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Carbonic anhydrase inhibitors. Inhibition of the β-class enzymes from the fungal pathogens Candida albicans and Cryptococcus neoformans with aliphatic and aromatic carboxylates

Innocenti, Alessio, Hall, Rebecca A., Schlicker, Christine, Mühlschlegel, Fritz A., Supuran, Claudiu T. (2009) Carbonic anhydrase inhibitors. Inhibition of the β-class enzymes from the fungal pathogens Candida albicans and Cryptococcus neoformans with aliphatic and aromatic carboxylates. Bioorganic & Medicinal Chemistry, 17 (7). pp. 2654-2657. ISSN 0968-0896. (doi:10.1016/j.bmc.2009.02.058) (The full text of this publication is not currently available from this repository. You may be able to access a copy if URLs are provided) (KAR id:91845)

The full text of this publication is not currently available from this repository. You may be able to access a copy if URLs are provided.
Official URL
https://doi.org/10.1016/j.bmc.2009.02.058

Abstract

The inhibition of the beta-carbonic anhydrases (CAs, EC 4.2.1.1) from the pathogenic fungi Cryptococcus neoformans (Can2) and Candida albicans (Nce103) with carboxylates such as the C1-C5 aliphatic carboxylates, oxalate, malonate, maleate, malate, pyruvate, lactate, citrate and some benzoates has been investigated. The best Can2 inhibitors were acetate and maleate (K(I)s of 7.3-8.7 microM), whereas formate, acetate, valerate, oxalate, maleate, citrate and 2,3,5,6-tetrafluorobenzoate showed less effective inhibition, with K(I)s in the range of 42.8-88.6 microM. Propionate, butyrate, malonate, L-malate, pyruvate, L-lactate and benzoate, were weak Can2 inhibitors, with inhibition constants in the range of 225-1267 microM. Nce103 was more susceptible to inhibition with carboxylates compared to Can2, with the best inhibitors (maleate, benzoate, butyrate and malonate) showing K(I)s in the range of 8.6-26.9 microM. L-Malate and pyruvate together with valerate were the less efficient Nce103 inhibitors (K(I)s of 87.7-94.0 microM), while the remaining carboxylates showed a compact behavior of efficient inhibitors (K(I)s in the range of 35.1-61.6 microM). Notably the inhibition profiles of the two fungal beta-CAs was very different from that of the ubiquitous host enzyme hCA II (belonging to the alpha-CA family), with maleate showing selectivity ratios of 113.6 and 115 for Can2 and Nce103, respectively, over hCA II inhibition. Therefore, maleate is a promising starting lead molecule for the development of better, low nanomolar, selective beta-CA inhibitors.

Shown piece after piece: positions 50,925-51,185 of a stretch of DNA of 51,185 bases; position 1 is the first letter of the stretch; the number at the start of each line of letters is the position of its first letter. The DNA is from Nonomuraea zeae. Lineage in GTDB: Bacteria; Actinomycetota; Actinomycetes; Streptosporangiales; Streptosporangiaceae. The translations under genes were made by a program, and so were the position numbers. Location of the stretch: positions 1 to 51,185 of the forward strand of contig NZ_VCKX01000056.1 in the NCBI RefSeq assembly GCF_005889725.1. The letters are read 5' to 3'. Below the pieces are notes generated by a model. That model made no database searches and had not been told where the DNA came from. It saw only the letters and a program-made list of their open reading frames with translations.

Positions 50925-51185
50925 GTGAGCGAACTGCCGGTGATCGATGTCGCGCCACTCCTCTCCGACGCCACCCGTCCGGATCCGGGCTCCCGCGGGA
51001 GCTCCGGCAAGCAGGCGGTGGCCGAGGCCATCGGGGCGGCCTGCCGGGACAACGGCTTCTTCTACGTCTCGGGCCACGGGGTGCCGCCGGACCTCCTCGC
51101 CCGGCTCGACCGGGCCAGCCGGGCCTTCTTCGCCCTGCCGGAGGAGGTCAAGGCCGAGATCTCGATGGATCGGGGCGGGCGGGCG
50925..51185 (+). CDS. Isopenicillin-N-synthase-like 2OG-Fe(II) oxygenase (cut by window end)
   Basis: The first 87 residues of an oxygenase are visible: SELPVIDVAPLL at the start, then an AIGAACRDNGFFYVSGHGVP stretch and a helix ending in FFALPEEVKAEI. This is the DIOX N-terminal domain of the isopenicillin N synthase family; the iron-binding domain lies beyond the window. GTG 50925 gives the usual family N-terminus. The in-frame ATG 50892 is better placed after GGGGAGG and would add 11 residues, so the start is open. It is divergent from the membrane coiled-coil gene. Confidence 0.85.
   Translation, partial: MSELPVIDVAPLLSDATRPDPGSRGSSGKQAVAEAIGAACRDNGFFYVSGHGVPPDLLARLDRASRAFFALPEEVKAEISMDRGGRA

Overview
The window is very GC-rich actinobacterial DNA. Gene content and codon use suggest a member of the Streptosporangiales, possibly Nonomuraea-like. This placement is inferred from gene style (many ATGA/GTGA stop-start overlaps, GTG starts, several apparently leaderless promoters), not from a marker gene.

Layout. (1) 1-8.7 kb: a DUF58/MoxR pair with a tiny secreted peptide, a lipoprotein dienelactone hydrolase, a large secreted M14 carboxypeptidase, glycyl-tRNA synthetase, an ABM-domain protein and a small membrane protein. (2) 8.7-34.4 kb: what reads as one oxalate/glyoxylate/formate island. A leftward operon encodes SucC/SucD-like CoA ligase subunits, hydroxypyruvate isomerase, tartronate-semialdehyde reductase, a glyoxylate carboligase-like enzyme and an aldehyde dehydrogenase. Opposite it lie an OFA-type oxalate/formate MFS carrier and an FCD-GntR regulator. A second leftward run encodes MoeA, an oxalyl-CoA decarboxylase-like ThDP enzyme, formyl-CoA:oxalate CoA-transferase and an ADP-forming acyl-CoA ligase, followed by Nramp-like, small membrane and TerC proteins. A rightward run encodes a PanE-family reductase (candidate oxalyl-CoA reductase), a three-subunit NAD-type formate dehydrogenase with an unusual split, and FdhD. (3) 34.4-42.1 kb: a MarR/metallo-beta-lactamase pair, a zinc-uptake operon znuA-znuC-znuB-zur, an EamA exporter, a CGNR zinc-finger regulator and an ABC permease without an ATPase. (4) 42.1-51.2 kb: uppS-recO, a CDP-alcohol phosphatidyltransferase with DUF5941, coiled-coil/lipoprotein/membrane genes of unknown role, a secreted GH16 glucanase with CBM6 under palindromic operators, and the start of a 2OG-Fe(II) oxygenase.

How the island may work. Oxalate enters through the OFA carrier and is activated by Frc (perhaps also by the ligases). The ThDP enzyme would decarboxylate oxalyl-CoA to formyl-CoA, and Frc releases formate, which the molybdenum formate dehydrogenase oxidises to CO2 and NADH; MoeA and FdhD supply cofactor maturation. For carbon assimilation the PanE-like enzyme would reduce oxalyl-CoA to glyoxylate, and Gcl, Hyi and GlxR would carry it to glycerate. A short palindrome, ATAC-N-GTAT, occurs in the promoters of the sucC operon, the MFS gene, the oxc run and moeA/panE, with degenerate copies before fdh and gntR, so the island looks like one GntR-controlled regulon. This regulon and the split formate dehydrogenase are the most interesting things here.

Item Type: Article
DOI/Identification number: 10.1016/j.bmc.2009.02.058
Divisions: Divisions > Division of Natural Sciences > Biosciences
Depositing User: Becky Hall
Date Deposited: 01 Dec 2021 09:36 UTC
Last Modified: 01 Dec 2021 17:23 UTC
Resource URI: https://kar.kent.ac.uk/id/eprint/91845 (The current URI for this page, for reference purposes)
Hall, Rebecca A.: https://orcid.org/0000-0002-4908-8168
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